I grabbed Chris' goatee trimmers, dug out a comb from a random bathroom drawer, and secured Bone in his high chair. The moment had come. Chris was out praying at a city council meeting and would be home shortly. Since I wanted to tackle the hair while it was still wet, I went ahead and made the first cut. The silky strands fell smoothly through my fingers into my open palm. There was no going back now. It took several minutes for me to work my way around T-Bone's head. I had to sacrifice my comb in order to keep him happy. Needless to say, his daddy was a bit shocked when he walked in the door and saw his newly shorn boy. Although he was a bit disappointed, he wasn't angry and conceded that although he wasn't ready to get rid of "the mop head", the new 'do was fairly cute. Chris then got the hair clippers and rounded out my choppy (literally) work.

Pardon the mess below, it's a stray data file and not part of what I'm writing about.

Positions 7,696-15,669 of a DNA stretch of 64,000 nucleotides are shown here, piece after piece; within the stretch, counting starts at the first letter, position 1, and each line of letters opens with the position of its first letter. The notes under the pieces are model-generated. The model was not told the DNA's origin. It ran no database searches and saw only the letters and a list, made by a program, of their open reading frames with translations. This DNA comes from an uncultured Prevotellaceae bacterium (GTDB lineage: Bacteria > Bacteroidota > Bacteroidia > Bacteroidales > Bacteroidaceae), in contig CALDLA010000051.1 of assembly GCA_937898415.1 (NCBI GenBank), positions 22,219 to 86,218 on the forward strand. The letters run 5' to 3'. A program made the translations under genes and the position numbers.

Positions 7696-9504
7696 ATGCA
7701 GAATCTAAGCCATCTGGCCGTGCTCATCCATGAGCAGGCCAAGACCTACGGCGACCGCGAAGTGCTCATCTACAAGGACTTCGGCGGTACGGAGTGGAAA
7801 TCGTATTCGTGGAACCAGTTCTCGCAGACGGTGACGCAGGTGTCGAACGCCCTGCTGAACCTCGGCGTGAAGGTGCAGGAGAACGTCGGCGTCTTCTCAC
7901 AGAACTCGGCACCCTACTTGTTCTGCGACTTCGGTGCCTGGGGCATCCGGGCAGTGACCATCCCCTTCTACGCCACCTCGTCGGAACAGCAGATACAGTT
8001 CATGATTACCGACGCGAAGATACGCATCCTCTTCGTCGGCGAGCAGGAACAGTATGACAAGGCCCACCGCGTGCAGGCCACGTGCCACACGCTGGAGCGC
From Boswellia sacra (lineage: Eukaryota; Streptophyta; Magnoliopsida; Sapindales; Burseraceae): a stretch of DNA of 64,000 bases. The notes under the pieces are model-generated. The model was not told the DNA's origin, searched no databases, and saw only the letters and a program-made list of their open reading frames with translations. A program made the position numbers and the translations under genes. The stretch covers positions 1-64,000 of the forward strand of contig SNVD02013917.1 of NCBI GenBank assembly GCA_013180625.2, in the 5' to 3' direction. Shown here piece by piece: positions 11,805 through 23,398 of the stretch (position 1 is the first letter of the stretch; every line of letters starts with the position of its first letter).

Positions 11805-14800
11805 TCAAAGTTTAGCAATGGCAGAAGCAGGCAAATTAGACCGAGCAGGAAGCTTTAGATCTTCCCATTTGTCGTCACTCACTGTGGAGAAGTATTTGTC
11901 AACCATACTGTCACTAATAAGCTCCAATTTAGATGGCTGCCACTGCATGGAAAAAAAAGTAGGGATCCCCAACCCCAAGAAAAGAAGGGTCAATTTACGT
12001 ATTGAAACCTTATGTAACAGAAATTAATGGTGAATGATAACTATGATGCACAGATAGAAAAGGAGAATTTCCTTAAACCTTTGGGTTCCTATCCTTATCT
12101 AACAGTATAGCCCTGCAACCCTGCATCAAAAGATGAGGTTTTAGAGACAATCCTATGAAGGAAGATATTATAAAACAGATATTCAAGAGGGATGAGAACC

After it was all said and done, we were left with a chubby cheeked baby boy whose expressive face we could see much more of. Although I'm a little sad in the end (the mop hair was pretty cute) I feel good about the change, and Bone wears the new 'do very well. I'm also proud of Chris and I that we were able to manage the cut on our own. The whole process sort of illuminated the areas in which Chris and I excel. I jumped right in and started chopping, and Chris came along and worked through the details.

This is the first of thousands of haircuts T-Bone will have throughout his life. However, no matter how much hair we remove from his head, he will always be our "sweet baby boy".

Blessings and Peace,